Suppose that layoutPage started out like this before it was moved into the monad:

layoutPage st txt =
let width = pageWidth st

In the Reader monad, this becomes:

layoutPage txt =
do st <- ask
let width = pageWidth st

As you can see, we've gone from one line of code to two. As this is clearly unacceptable for a clutter-reducing device, the Reader module provides a convenience function encapsulating the above pattern:

asks :: (PageLayoutParams -> a) -> PageLayoutFunc a

This allows us to simplify the monadic implementation to:

layoutPage txt =
do width <- asks pageWidth

It's quite common, when multiple functions share context information, to invoke a function in an altered context. For instance, we might have a layoutSubPage routine that changes the page width:

layoutSubPage st newWidth txt =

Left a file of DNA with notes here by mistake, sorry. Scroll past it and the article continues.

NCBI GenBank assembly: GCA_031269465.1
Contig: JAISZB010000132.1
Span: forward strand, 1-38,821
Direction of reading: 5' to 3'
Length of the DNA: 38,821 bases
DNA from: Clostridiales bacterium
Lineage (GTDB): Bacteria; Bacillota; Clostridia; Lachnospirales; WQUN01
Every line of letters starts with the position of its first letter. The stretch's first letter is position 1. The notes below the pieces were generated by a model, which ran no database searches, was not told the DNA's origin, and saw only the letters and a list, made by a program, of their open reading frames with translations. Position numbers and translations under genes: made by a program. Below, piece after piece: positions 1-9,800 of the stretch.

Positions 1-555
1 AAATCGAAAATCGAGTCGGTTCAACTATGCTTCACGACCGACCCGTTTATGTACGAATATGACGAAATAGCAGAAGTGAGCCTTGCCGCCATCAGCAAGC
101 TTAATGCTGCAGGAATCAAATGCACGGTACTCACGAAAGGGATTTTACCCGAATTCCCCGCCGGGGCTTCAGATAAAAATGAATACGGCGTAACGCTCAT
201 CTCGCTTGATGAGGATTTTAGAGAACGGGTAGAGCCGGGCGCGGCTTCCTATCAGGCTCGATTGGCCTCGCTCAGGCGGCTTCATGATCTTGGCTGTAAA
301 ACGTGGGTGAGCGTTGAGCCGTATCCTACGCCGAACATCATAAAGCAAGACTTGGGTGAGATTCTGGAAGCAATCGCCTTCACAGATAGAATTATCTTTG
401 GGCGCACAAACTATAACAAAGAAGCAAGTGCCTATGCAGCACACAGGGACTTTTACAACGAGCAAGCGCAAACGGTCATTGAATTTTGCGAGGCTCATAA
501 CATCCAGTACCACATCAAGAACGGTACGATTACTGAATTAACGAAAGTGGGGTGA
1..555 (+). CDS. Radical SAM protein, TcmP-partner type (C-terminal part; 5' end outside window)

doLayout (st {pageWidth = newWidth} txt)

The Reader equivalent of this idiom is the function "local":

local :: (PageLayoutParams -> PageLayoutParams) -> LayoutFunc a -> LayoutFunc a

local executes an operation in a context modified by its first parameter. For instance,

layoutSubPage newWidth txt =
local (\st -> st { pageWidth = newWidth }) txt

Finally, to actually invoke a computation in the Reader monad, use runReader:

runReader :: LayoutFunc a -> PageLayoutParams -> a

main = showPage (runReader defaultPageParams someText)

For much more information on the Reader monad, see All About Monads, or the Haskell library documentation.

Wednesday, October 10, 2007

Science: who does it, why?

On the topic of "why so few scientists are women", I recently came across a rather thought-provoking article (thanks Erinn). It's worth a read, especially for anyone (man or woman) that's thinking about heading into academia.

Wednesday, October 03, 2007

Feline Love

Coding while a cat kneads your chest: awkward.

Coding while a cat sleeps on your face: difficult.

Coding while a cat nibbles on your fingers: painful.

Coding with a cat snuggled up against your side: adorable.